Supreme Court sounds split on whether social media firms can be sued for aiding terrorists

A U.S. flag waves in front of the Supreme Court building
A U.S. flag waves in front of the Supreme Court building in Washington.
(Associated Press)

The Supreme Court justices sounded split Wednesday over whether social media firms can be sued and potentially held liable for aiding international terrorists.

At issue is how to interpret a 2016 federal law that gives victims of international terrorism and their survivors the “broadest possible basis” to sue those who aided and abetted terrorists.

Washington attorney Seth Waxman, representing Twitter, said the court should dismiss the lawsuit against the social media firm on the grounds that the site did not give “substantial assistance” to Islamic State.

But some justices sounded open to allowing lawsuits against Google, Facebook or Twitter for giving a platform to terrorists.


“You’re not liable for providing a platform that you knew [terrorists] were using to recruit people and to help arrange other terrorist acts?” Justice Sonia Sotomayor asked dubiously.

The complaint alleged Islamic State had openly maintained accounts on YouTube, Facebook and Twitter, and used them to recruit thousands of new members.

Justice Elena Kagan said Twitter was sued because it provided a platform that allowed Islamic State to communicate with its members and recruit new ones. Moreover, the social media firms were aware of the activity because they had been repeatedly warned by government officials.

Justice Clarence Thomas — who also sounded skeptical of Twitter’s argument — asked its attorney about the meaning of aiding and abetting.

“I assume you would agree that if I had a friend who was a mugger, a murderer and a burglar — but other than that a good guy — and I loaned him a gun, but not knowing and not wanting to know what he was going to do with it, that I possibly could be aiding and abetting?”

No, Waxman told Thomas, not unless there was more evidence that you knew your friend was about to commit a crime.

Waxman seemed to make more headway by warning of the consequences of a ruling that would open the door to such lawsuits.

Noting that social media companies serve hundreds of millions of users in this country, he said “every time there is a foreign terrorist incident, every one of them could be liable for treble damages,” he said.

In addition to social media firms, he added, banks, cellphone providers and other businesses could be alleged to have aided a terrorist.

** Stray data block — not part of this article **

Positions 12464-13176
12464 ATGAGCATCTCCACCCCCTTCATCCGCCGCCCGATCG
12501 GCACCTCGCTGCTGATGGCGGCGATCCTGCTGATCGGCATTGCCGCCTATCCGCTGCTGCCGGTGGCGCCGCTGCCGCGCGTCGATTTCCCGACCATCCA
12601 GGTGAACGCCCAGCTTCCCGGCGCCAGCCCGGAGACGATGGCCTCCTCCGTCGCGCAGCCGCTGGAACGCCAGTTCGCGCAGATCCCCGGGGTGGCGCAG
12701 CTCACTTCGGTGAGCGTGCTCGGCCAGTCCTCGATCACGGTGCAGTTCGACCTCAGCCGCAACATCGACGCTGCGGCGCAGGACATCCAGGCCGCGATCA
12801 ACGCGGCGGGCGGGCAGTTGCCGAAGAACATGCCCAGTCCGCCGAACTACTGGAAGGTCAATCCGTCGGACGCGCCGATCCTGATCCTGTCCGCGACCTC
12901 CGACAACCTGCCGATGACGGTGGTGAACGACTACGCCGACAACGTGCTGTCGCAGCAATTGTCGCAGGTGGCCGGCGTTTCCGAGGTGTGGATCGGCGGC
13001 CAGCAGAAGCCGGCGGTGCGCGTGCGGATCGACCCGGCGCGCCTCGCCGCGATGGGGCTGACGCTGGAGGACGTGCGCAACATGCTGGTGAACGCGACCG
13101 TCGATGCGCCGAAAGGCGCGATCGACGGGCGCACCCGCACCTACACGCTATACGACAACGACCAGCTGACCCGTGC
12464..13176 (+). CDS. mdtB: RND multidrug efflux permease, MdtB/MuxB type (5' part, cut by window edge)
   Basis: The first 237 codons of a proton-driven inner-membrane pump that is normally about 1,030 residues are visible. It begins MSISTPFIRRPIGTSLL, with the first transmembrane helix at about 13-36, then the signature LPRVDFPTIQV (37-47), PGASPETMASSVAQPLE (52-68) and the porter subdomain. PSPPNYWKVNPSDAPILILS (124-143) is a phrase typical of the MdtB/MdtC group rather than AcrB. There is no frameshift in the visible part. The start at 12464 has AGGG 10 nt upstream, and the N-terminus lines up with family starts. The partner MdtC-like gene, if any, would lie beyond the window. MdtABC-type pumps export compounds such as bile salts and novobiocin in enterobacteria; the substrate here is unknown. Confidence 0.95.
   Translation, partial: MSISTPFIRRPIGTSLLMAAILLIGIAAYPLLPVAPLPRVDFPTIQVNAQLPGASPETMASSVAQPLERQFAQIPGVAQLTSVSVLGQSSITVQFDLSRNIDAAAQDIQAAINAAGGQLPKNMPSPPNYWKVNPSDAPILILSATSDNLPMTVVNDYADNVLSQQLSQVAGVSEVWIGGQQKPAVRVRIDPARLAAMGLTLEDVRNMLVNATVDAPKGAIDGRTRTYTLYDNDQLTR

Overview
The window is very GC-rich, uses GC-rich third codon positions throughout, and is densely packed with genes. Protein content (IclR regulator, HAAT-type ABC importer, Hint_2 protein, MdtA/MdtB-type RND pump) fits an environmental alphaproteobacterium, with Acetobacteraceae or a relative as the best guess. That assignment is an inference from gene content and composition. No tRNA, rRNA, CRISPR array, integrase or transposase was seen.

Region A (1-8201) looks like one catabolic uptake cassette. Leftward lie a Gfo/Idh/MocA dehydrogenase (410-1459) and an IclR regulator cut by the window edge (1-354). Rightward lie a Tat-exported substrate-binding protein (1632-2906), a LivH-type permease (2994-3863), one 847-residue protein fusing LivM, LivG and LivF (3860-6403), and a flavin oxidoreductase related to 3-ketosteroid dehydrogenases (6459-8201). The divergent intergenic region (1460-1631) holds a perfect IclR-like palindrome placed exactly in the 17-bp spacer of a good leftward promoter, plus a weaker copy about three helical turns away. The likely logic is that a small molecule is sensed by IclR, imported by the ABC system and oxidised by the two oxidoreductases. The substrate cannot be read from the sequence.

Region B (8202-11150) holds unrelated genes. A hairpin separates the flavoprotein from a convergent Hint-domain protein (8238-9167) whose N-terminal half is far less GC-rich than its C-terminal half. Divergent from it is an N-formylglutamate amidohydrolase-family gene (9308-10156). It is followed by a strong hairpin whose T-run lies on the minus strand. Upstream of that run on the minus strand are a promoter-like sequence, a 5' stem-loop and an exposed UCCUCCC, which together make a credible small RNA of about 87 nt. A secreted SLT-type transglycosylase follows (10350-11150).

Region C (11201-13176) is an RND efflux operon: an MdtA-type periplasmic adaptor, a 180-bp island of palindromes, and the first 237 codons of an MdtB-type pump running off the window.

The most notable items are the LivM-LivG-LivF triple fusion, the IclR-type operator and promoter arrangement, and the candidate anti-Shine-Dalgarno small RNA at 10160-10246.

Deputy Solicitor Gen. Edwin Kneedler, siding with Twitter, agreed the suit should be dismissed because there was no evidence that the social media site deliberately aided terrorists.

He said it would be a mistake to allow broad and costly lawsuits against businesses that serve hundreds of millions of people. Under such a rule, even charities and humanitarian groups could be sued for aiding terrorists, he said.


The case of Twitter vs. Taamneh arose from a terrorist attack on the Reina nightclub in Istanbul in 2017. The attacker had been trained by Islamic State, and he shot into a crowd, killing 39 people and injuring 69 others. The American relatives of one victim sued the three major social media sites under the 2016 law.

A federal judge initially dismissed the suit, but the 9th Circuit Court ruled it could proceed.

Justice Brett M. Kavanaugh said he questioned the notion that general businesses serving the public — whether banks, rental car companies or social media sites — would be held liable for aiding terrorists. Thomas said he had the same concern.

Justice Neil M. Gorsuch saw a separate reason to dismiss the suit. The 2016 law refers to aid or assistance to the “person who committed an act of international terrorism.”

The complaint against Twitter describes aid to Islamic State in general, he said, but it does not point to specific evidence involving the attacker who carried out the Istanbul attack.

After nearly three hours of argument, it was not clear how the majority would decide.

On Tuesday, tech industry lawyers were relieved when the justices sounded skeptical of weakening a separate federal law, known as Section 230, that shields websites from being sued over the content posted by others, including by terrorists.

At issue in that case was whether the computerized algorithms used by YouTube to refer users to similar content was protected by Section 230. Several justices suggested the issue was better addressed by Congress.


The justices will meet privately on Friday to discuss both terrorism cases and cast their votes. The decisions may not come until the end of June.